On Dec. 17 last year, the European Council decided to open accession negotiations with Turkey next month. Two conditions were put to the Turkish government: a comprehensive legal reform aimed at reinforcing the rule of law and human rights, and approval of the Adaptation Protocol of the Ankara Agreement, which extends the customs union with the EU to all new member states, including the Republic of Cyprus. Turkey has met these conditions: the legal reform entered into force on June 1, and the Protocol was signed on July 29.
A formal recognition by Turkey of the Republic of Cyprus, including its extension to the northern part of the island, was not requested as a precondition for starting accession talks. This is a complex matter related to efforts by UN Secretary-General Kofi Annan to negotiate a comprehensive settlement leading to reunification of the island.
Last year, both Turkey and the Turkish Cypriot community accepted Annan's proposals, which were, however, rejected by the Greek Cypriot side. There is every reason to expect Annan will bring the question to a positive conclusion well before Turkey's possible entry into the EU in around 2015. The Cyprus issue should therefore not be construed as an obstacle to the start of negotiations.
The same is true of the reported intention of some EU governments to have the "Privileged Partnership" concept explicitly included in the negotiating framework as an alternative to full membership. This proposal was discussed at last year's European Council meeting and rejected, resulting in a reference to "open-ended negotiations" in the Council's conclusions. That wording -- never used in previous enlargement rounds -- may have ruffled Turkey's feathers, but it was finally accepted as the type of constructive ambiguity that is so often used in international diplomacy.
It is nonetheless obvious from the very nature of accession negotiations that full membership must be the goal. Without that prospect, no candidate country would go through the painful process of adopting the tens of thousands of rules and regulations contained in the Acquis Communautaire (the body of EU law). To ensure that it does, is, after all, the main purpose of accession talks.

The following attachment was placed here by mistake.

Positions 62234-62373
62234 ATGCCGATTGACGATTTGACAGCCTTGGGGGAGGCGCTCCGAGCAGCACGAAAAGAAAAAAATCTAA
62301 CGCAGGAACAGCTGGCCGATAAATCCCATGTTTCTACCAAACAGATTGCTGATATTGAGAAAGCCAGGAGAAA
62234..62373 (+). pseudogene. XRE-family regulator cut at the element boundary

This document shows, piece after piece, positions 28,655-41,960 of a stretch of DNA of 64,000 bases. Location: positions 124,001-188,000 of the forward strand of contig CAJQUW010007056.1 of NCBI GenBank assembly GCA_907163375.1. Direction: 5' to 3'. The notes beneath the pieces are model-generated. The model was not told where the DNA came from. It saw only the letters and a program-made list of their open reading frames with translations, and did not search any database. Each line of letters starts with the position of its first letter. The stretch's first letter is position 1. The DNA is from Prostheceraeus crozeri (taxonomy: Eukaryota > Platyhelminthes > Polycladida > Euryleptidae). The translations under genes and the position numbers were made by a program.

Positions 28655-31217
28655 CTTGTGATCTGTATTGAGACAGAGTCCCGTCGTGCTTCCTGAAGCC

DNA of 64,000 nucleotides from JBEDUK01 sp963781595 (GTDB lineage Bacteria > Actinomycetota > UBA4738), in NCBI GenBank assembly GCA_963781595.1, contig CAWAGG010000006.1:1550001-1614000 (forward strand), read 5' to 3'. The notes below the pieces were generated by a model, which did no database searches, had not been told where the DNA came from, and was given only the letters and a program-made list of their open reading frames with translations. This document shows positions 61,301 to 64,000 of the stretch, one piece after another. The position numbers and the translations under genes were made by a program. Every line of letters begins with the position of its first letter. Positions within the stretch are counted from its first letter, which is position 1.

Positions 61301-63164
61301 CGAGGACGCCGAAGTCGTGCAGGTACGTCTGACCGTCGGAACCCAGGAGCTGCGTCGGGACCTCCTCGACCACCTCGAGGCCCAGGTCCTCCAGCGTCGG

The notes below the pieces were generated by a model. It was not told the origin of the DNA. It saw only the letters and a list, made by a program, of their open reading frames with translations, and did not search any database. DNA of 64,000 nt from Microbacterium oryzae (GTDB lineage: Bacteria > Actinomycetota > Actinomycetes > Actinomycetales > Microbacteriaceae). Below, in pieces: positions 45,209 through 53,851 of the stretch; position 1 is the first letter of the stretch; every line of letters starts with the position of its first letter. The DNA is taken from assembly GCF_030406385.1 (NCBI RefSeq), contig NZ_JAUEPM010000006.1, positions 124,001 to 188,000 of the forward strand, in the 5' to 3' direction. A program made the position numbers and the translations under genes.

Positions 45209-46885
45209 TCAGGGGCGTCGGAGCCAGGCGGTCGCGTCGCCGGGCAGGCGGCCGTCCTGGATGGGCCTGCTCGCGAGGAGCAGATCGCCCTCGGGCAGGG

Moreover, it is difficult to imagine what advantages could be offered to Turkey in the framework of a "Privileged Partnership" beyond its long-time status as an associate member of the EU. The Customs Union concluded 10 years ago allows free trade for all but agricultural goods. Turkey is invited to Council meetings, it can participate in various EU programs and in manifestations of the European Common Foreign Policy, and, as a member of NATO, it is a partner in EU-NATO security cooperation.
Finally, like all candidate countries, Turkey also receives financial and technical assistance in support of ongoing reform programs. Short of full membership, there is hardly room for added value in Turkey's relationship with the EU.
Enlargement Commissioner Olli Rehn has spelt it out with the necessary clarity: "If we stick to what we have ourselves decided at the highest political level in the European Council, as we should, I am reasonably confident that the negotiations will start on Oct. 3."
This statement is to the credit of the European Commission, and there is not much to be added, except to emphasize that it is up to EU governments to treat Turkey with the fairness that all candidate countries deserve. To renege on formal decisions and commitments, or to add last-minute obstacles, would make a mockery of the union's credibility. Negotiations therefore must begin on Oct. 3.